Sumitomo Dainippon Pharma and Exscientia achieve breakthrough in AI drug discovery

The entire project was five times faster than typical discovery, a huge milestone in how AI will change healthcare and in validating its role in speeding up drug discovery.
By Dean Koh
03:08 AM

Japanese giant Sumitomo Dainippon Pharma and Oxford-headquartered AI-driven drug discovery company Exscientia yesterday announced that they have created a new compound which is in the process of entering human clinical trials in Japan. This is the first time a new precision engineered drug generated by AI is entering Phase 1 human clinical trials. The trial aims to measure the efficacy of the drug for patients with obsessive-compulsive disorder (OCD). 


According to Exscientia, developing a single drug is around $1.75B and discovery makes up a third of that cost. This entire project was five times faster than typical discovery – it took 12 months, vs. the typical five years, with the candidate compound found within 350 synthesized compounds vs. the typical 2500 compounds. 


The drug, which is named DSP-1181, was created through the joint research by Sumitomo Dainippon Pharma and Exscientia. The former provided its experience and knowledge in monoamine GPCR drug discovery and the latter applied its Centaur Chemist AI platform for drug discovery.


MIT's School of Engineering and Takeda Pharmaceuticals Company are also working together to drive innovation and application of AI applications for healthcare and drug development, HealthcareITNews recently reported. Last December, French AI startup Iktos and skin-health focused pharmaceutical company Almirall announced a research collaboration in AI for new drug design. 


"We are very excited with the results of the joint research that resulted in the development of candidate compounds in a very short time. Exscientia's sophisticated AI drug discovery technologies combined with our company’s deep experience in monoamine GPCR drug discovery, allowed us to work synergistically, delivering a highly successful outcome. We will continue to work hard to make this clinical study a success so that it may deliver new benefits to patients as soon as possible," said Toru Kimura, Board of Directors, Senior Executive Officer and Senior Executive Research Director of Sumitomo Dainippon Pharma in a statement.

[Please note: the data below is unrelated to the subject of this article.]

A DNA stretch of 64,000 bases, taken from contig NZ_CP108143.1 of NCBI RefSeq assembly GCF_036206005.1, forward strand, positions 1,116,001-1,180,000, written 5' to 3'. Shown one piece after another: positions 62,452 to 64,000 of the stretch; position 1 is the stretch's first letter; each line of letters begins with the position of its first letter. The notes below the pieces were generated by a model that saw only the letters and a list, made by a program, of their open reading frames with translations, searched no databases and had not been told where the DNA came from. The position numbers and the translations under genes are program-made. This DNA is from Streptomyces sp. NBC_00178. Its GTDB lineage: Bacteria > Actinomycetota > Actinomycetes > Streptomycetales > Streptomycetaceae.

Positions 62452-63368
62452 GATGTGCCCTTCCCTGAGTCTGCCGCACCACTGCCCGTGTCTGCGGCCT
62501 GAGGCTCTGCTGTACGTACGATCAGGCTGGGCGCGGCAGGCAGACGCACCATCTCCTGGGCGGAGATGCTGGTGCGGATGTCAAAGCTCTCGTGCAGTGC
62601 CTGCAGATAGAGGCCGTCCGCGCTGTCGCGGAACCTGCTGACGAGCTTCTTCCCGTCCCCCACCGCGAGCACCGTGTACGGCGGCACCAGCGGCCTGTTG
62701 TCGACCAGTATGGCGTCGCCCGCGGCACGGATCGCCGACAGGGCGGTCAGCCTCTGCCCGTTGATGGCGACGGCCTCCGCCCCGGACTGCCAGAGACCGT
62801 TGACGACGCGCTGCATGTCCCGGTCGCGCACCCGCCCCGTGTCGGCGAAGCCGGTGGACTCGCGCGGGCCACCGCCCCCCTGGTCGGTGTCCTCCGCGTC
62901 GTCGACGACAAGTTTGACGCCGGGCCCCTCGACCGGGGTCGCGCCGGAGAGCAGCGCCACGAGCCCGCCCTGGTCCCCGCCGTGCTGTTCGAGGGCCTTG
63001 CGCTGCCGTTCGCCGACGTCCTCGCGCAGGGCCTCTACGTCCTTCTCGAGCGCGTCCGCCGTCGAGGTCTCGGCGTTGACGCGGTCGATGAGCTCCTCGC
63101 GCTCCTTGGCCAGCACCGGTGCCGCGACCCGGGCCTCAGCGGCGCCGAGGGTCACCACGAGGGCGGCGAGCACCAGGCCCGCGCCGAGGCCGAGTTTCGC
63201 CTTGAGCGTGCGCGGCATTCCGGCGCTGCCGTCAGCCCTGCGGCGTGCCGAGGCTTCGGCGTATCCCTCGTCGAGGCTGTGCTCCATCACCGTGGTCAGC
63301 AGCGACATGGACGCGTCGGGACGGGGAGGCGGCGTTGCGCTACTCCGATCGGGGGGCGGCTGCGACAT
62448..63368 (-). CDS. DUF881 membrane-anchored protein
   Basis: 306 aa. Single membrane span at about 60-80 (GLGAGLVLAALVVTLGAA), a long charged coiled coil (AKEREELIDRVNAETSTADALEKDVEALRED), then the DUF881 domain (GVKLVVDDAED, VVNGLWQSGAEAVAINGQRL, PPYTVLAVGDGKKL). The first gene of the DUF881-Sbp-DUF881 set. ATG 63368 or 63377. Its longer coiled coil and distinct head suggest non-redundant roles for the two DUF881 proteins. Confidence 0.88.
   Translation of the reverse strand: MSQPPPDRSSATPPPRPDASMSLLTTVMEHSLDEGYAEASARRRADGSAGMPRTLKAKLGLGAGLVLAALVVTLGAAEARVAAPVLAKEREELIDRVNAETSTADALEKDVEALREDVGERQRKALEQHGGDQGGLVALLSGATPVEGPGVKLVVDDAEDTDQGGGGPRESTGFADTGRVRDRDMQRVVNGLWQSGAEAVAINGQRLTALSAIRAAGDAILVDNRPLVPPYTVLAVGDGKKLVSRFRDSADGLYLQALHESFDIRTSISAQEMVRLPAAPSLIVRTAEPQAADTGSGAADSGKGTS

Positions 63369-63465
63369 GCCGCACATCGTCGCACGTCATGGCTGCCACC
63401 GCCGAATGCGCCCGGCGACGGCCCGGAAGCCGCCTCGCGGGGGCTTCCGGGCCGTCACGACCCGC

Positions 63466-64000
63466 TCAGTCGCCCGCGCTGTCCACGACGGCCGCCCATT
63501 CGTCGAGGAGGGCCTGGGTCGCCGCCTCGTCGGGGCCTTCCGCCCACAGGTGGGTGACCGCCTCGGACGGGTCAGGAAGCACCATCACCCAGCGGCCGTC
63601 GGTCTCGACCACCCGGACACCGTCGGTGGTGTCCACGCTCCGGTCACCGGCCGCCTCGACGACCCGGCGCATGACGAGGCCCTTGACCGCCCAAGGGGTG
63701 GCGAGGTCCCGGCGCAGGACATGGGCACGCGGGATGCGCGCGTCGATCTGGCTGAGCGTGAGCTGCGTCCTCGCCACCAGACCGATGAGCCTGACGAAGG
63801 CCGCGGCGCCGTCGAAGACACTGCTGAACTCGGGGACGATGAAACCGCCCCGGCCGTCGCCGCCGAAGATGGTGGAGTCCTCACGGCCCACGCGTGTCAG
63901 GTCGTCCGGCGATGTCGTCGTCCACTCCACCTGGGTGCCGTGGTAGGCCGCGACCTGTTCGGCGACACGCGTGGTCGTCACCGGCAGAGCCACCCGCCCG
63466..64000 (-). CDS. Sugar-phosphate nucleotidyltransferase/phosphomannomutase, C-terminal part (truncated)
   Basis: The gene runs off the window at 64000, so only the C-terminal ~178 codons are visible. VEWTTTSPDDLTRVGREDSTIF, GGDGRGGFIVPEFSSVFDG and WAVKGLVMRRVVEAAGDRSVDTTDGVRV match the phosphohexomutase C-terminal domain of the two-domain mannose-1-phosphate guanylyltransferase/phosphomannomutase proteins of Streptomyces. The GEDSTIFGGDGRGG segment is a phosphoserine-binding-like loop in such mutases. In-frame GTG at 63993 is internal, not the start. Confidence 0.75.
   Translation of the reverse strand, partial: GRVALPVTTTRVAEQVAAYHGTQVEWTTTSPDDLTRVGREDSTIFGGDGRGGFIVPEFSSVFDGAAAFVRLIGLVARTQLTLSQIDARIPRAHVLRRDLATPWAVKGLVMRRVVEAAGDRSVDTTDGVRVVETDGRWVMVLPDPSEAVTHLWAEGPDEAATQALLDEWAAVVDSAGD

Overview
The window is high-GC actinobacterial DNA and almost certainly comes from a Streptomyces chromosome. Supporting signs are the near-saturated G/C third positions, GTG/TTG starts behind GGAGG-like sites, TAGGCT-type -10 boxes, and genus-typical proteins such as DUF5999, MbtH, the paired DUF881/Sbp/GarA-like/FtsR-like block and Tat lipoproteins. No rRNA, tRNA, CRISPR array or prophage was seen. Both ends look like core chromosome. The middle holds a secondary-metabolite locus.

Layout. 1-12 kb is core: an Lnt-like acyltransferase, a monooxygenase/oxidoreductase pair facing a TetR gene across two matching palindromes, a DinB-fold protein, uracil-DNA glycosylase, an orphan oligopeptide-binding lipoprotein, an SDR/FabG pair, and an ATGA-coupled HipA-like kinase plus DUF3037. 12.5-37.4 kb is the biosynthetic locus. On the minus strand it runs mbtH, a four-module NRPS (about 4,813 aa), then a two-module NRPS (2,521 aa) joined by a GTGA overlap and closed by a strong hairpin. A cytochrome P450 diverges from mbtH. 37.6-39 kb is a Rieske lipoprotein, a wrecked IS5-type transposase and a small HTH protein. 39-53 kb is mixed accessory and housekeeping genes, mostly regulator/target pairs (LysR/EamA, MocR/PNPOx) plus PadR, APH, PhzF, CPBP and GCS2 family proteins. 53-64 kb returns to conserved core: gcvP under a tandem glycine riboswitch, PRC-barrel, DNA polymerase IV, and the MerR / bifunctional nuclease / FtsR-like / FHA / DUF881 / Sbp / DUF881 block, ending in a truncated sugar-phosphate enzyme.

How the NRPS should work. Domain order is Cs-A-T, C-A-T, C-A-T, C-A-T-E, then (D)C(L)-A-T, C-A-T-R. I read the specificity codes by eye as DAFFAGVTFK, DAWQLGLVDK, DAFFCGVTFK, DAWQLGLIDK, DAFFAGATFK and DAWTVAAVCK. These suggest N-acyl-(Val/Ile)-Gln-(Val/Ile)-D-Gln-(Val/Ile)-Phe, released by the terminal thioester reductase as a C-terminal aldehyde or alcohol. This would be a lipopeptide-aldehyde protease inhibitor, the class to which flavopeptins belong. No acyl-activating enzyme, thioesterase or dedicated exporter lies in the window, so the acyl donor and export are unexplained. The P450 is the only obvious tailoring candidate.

Andrew Hopkins, CEO of Exscientia, said: "We believe that this entry of DSP-1181, created using AI, into clinical studies is a key milestone in drug discovery. This project’s rapid success was through strong alignment of the integrated knowledge and experiences in chemistry and pharmacology on monoamine GPCR drug discovery at Sumitomo Dainippon Pharma with our AI technologies. We are proud that our AI drug discovery platform Centaur Chemist has contributed to generate DSP-1181 and look forward to its progression as a treatment for obsessive-compulsive disorder."

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